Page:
The R&D tax credit is mainly underutilized because businesses, particularly early-stage ones,  think they won’t qualify for it. Unfortunately, very few conversations are being had to change that, because tax firms tend to focus on larger business. That leaves a big knowledge gap in which early-stage companies and their advisors aren’t given enough resources to understand the potential of this credit. They are missing out on cash flow that can be reinvested in the business, all generated from expenses they’ve already incurred.

What are some examples of companies using the credits?

On the early-stage side, we’re working with a biotech company with 25 employees (including 5 engineers involved in R&D) and roughly $125K in annual revenue. They qualified for $105K in Social Security tax credits. Another small startup developing a mental health app just did the same, freeing up additional capital to reinvest into clinical trials key to their development.

On the income tax credit side, we currently are working with a 45-employee company that manufacturers packaging equipment. They’ve been in business for over 20 years but have never taken the credit. With a multi-year study, they’re eligible to apply over $600K in credits towards current and future tax liabilities.

Can these credits ever be applied retroactively?

The payroll tax application of the R&D credit is only good for the open year/current year.  However, the income tax application of the credit can be claimed retroactively, up to three years back for the federal credit. Most states also have a state R&D tax credit, with the rules and lookback periods varying by state. (California, for example, has a lookback of four years.)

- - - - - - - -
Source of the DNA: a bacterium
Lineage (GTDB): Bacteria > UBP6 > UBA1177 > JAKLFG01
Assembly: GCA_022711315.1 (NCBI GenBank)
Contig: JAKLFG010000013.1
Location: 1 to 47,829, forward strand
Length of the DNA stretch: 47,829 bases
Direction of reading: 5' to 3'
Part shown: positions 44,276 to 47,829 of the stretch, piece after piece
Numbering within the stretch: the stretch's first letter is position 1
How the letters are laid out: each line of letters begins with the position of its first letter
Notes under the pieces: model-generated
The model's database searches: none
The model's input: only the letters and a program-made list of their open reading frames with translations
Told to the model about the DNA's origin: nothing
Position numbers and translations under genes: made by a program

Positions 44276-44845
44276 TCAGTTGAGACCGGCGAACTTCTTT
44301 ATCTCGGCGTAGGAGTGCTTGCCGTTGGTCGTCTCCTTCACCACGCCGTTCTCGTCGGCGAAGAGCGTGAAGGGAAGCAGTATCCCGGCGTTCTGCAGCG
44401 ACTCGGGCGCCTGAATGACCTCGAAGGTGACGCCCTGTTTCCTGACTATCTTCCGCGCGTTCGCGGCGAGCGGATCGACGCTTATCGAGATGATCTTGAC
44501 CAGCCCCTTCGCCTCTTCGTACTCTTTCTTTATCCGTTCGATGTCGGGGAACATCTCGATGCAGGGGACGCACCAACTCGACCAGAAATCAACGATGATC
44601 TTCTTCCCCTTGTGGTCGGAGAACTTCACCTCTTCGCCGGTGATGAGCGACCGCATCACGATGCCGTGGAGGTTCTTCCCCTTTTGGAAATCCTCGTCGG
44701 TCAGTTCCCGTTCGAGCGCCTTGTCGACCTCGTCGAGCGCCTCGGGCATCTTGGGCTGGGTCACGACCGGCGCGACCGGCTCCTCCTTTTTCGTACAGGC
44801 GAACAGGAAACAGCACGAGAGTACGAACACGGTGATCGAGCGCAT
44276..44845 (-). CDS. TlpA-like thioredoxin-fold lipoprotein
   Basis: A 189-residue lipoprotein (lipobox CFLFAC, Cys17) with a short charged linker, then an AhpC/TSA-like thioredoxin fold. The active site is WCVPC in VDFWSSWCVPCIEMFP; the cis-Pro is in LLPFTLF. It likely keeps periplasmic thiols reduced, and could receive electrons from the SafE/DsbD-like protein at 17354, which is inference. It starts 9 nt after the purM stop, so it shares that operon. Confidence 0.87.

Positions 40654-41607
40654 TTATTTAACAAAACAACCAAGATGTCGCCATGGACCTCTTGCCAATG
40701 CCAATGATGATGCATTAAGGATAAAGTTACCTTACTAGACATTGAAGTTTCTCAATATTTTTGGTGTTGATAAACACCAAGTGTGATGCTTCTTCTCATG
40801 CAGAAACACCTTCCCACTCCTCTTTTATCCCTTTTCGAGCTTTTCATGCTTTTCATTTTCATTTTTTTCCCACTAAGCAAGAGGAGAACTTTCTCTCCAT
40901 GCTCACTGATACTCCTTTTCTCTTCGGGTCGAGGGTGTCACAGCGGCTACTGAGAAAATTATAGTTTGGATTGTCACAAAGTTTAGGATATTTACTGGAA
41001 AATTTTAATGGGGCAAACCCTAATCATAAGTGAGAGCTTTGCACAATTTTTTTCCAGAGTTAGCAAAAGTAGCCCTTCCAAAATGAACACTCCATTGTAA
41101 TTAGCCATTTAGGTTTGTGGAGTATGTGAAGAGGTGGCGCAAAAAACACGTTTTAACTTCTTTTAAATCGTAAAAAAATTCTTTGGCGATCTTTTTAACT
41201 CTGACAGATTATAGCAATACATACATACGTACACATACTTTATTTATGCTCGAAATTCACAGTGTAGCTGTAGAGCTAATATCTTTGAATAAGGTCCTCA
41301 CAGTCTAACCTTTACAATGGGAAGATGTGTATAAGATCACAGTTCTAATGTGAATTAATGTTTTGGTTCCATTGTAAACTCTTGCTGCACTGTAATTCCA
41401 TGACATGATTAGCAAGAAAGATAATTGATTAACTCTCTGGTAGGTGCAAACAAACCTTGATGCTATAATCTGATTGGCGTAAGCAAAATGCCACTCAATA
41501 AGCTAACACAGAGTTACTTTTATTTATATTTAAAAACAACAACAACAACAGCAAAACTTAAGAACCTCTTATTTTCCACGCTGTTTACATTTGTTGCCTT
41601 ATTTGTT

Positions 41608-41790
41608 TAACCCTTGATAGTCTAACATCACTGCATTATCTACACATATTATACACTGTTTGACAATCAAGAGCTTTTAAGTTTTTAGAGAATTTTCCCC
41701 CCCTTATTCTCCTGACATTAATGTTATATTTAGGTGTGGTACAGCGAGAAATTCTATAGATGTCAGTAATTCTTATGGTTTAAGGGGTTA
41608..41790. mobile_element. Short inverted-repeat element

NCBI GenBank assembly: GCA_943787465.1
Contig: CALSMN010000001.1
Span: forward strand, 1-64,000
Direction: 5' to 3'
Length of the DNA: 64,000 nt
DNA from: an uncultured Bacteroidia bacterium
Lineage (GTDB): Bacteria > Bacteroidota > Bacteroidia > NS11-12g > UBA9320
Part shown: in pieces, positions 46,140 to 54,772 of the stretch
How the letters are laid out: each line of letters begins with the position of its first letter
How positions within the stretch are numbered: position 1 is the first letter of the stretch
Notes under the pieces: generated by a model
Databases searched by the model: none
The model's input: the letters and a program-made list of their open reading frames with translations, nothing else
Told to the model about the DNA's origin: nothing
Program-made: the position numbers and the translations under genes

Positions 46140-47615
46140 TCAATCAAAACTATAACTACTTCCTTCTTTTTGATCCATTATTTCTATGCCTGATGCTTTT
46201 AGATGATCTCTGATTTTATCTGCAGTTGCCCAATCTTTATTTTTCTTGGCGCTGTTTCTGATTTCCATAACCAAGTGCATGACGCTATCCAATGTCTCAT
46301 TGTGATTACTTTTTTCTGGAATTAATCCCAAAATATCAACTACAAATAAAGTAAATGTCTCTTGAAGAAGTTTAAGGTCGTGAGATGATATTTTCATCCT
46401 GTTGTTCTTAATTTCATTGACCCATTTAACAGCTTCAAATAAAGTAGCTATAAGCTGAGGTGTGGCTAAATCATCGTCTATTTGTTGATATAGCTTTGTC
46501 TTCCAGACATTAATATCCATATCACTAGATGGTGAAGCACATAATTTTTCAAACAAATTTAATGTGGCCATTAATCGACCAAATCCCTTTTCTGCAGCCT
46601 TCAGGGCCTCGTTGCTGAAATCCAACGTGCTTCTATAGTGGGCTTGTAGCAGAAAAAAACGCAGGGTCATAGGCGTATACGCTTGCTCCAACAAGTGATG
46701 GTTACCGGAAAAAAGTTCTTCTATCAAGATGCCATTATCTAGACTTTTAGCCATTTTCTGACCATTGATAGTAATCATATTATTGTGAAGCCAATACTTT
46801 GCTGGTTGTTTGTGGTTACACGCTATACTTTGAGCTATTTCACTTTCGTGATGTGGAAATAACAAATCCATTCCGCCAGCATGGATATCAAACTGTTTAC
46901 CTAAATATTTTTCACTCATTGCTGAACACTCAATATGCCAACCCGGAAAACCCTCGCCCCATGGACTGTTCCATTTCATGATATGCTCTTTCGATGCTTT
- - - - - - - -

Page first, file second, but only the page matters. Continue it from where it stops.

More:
Outside of that window, income tax credits can be carried forward up to 20 years and applied to income taxes at a future date, as seen in the manufacturing company example earlier.

Are there any risks in using R&D tax credits?

The main risk is working with someone who either doesn’t have your best interest in mind (they may over-inflate the credit) or doesn’t specialize in the R&D tax credit (they may not get the calculations correct).

If I think my company may qualify, what do I do next?

Speak with either a CPA or a tax credit consulting firm, like Incentax, and learn more about your individual situation.

Any recommendations for finding a qualified CPA with R&D tax credit experience?

Smaller CPA firms are not likely to offer R&D tax credit services because it is very specialized. Ask your firm if they offer it all, and then whether it’s in-house or through a third party. Incentax works with CPA firms in these exact cases, providing expertise and advice on an as-needed basis.

What startup do you find most interesting at the moment?

StartEngine - their platform helps startups with crowdfunding, and they are creating a secondary market for startup investors to trade their shares.

What have you been reading lately?

Talking to Strangers by Malcolm Gladwell; another thought-provoking book on the way we perceive and interact with others.

What’s a great piece of advice you've received?

One from Ryan Holiday’s The Obstacle Is the Way stands out. A challenge that looks insurmountable is, in fact, the way through. Obstacles are only obstacles because we perceive them to be. See it in a different way and you can, and will, overcome it.

To connect with Brian about tax credits and more, email him here.